Real estate prices are falling… and falling… and falling. If you hanker to buy a breathtaking apartment in Lisbon, possibly carved out of an 18th century palace, or perhaps a stately home surrounded by vineyards in the north of Portugal, or a long, low farmhouse with a few cows grazing on gently rolling golden fields in the Alentejo, this is your moment.

Dr. Johnson said that “when a man is tired of London he is tired of life.” He was doubtless thinking of intellectual stimulation, not physical beauty and definitely not kindly sun and intensely blue skies, so it’s hard to know what he would have said about Lisbon. But I think no one tires of it as they might tire of, say, Los Angeles. Over my nearly 40 years here, I have come to love the city with a deep affection I’ve never felt for another (even Boston or New York!) The light is matchlessly beautiful as the afternoon shades into evening. The old neighborhoods are a mixture of shabbiness and charming restoration that has brought back the old colors: ochre, salmon, pale pink and green. Everything feels human-sized, safe, cozy. I cannot imagine living anywhere else. It’s true the Portuguese are often said to be subdued and melancholy (listen to some Fado!). And compared with the Greeks they must be: we are not Mediterranean, after all, but Atlantic. By now, I find this ambiance not only restful but entirely normal. (When Ana is home from London or Brussels and we catch a glimpse of Americans on TV (on “Oprah” or “Dr. Oz”) their manic enthusiasm looks forced and we laugh at “those happy, clappy Americans” as the Brits say.

There’s a lovely song by Stephen Foster, “Hard times, hard times come again no more.” I don’t know of one that corresponds in Portuguese, although the language has lots of expressions about hard times: years are either ones of “vacas gordas” or “vacas magras” (fat cows or thin cows) or “Quem nấo tem cấo, caҫa com gato” (“Who has no dog must hunt with his cat.”) Maybe the resignation of rural folk will have to do, for a while.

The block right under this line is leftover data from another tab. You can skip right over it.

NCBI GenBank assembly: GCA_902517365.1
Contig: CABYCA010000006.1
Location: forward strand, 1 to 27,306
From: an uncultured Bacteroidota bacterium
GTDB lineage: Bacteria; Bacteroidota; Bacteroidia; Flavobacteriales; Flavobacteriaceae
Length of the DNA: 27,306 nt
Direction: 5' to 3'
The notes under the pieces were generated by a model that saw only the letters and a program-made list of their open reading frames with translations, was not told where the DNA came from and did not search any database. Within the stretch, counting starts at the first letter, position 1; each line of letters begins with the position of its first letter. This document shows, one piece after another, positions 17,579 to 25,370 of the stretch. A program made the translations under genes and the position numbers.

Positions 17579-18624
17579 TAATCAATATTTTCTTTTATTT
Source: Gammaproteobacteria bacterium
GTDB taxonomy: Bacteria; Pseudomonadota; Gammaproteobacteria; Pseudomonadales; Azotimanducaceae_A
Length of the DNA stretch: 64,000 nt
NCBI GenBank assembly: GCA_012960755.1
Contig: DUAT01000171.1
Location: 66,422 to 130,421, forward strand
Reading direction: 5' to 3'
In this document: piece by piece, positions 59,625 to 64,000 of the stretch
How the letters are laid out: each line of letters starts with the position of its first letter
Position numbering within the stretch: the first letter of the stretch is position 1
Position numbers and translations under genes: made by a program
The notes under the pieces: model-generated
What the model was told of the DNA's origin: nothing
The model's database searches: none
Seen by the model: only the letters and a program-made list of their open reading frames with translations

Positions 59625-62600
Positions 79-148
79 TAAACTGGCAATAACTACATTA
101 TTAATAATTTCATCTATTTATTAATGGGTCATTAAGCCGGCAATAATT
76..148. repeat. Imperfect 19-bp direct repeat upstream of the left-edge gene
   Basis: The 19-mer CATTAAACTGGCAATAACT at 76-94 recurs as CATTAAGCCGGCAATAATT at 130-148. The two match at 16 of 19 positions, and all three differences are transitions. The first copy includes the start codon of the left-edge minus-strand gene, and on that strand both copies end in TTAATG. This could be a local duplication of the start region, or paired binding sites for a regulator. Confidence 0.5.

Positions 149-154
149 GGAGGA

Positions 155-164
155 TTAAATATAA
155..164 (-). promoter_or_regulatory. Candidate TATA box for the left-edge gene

Podcast • April 27, 2012

Daron Acemoglu on “Extractive” Politics and Us

Click to listen to Chris’ conversation with Daron Acemoglu (42 min, 19 meg) Daron Acemoglu pops up in his office at MIT with the big bold energy of the book that’s made him famous. Like Why Nations Fail, Professor Acemoglu is large-size and learned, young ...

Click to listen to Chris’ conversation with Daron Acemoglu (42 min, 19 meg)

Daron Acemoglu pops up in his office at MIT with the big bold energy of the book that’s made him famous. Like Why Nations Fail, Professor Acemoglu is large-size and learned, young in spirit, digressive, reader-friendly and not at all shy about the after-argument around the epic account of economic inequality he wrote with political scientist James Robinson at Harvard.

The book is a theory of “development” wound through 500 years of mostly predatory colonial history. The argument can be made simple enough: that the mal-distribution of money and happiness in our polarized world is rooted not, for example, in the geography of foodstuffs (the Jared Diamond account in Guns, Germs and Steel), and not in the burdens of climate, bad soil and disease (a main line in Jeffrey Sachs’ The End of Poverty). No, no no… Acemoglu and Robinson affirm what feels intuitive anyway. The big difference in the world is between political arrangements designed and built to serve the many — or the few. It’s between state structures (usually resembling their dominant industries) that are purposefully maintained as “inclusive,” in the interest of pluralism, innovation and the common good; or “extractive,” for the benefit of an economic and power elite.